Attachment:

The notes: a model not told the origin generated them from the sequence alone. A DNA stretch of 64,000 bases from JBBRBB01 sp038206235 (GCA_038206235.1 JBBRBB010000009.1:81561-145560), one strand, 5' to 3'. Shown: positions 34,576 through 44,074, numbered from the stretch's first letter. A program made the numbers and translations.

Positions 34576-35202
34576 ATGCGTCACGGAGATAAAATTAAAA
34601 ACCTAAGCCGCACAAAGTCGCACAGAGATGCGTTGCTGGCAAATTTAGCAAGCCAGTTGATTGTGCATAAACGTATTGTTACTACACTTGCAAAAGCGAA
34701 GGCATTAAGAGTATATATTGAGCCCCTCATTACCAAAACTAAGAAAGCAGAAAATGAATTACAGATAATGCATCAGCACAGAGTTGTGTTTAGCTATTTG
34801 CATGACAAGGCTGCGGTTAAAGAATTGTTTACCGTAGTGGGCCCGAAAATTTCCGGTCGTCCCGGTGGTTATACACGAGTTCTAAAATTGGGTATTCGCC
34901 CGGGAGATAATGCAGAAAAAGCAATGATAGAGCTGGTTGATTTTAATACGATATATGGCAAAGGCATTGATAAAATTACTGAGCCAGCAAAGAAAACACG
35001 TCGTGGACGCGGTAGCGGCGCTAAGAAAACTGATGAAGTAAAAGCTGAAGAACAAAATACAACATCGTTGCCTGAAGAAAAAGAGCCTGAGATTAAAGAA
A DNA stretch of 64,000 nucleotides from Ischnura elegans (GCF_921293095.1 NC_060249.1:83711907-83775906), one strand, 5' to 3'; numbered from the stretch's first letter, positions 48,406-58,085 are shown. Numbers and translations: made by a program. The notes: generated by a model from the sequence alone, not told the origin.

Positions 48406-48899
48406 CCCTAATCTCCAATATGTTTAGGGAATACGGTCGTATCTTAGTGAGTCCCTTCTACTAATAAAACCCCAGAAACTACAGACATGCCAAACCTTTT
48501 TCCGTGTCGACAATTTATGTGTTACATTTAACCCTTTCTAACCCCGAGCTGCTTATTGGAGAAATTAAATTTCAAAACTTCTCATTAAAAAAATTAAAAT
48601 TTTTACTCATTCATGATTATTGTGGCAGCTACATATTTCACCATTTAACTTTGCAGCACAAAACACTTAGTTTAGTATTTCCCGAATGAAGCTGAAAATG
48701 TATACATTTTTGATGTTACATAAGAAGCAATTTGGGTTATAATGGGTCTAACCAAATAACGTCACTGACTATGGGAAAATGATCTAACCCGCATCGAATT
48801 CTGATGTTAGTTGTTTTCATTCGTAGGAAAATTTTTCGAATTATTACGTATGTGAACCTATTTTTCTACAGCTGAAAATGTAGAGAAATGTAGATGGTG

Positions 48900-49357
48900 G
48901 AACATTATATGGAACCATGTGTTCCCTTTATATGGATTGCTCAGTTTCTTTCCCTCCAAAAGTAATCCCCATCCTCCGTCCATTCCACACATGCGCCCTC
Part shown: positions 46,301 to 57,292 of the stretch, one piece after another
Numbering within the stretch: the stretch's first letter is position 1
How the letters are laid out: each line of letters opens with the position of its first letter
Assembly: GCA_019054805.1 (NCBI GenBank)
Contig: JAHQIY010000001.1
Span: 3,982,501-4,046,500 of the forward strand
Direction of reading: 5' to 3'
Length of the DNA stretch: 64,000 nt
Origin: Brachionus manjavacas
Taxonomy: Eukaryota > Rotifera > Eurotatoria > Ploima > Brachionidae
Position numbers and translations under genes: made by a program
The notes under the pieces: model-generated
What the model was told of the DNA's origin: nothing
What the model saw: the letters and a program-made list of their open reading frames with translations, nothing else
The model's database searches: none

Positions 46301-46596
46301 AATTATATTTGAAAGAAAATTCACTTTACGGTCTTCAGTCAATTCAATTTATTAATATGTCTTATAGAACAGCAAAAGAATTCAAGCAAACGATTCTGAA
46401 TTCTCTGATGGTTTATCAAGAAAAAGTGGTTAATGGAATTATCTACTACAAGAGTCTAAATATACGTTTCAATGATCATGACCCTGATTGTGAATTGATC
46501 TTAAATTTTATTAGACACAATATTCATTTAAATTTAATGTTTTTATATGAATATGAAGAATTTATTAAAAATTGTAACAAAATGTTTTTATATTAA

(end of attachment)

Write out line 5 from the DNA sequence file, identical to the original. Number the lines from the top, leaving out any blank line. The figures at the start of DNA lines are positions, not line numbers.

34701 GGCATTAAGAGTATATATTGAGCCCCTCATTACCAAAACTAAGAAAGCAGAAAATGAATTACAGATAATGCATCAGCACAGAGTTGTGTTTAGCTATTTG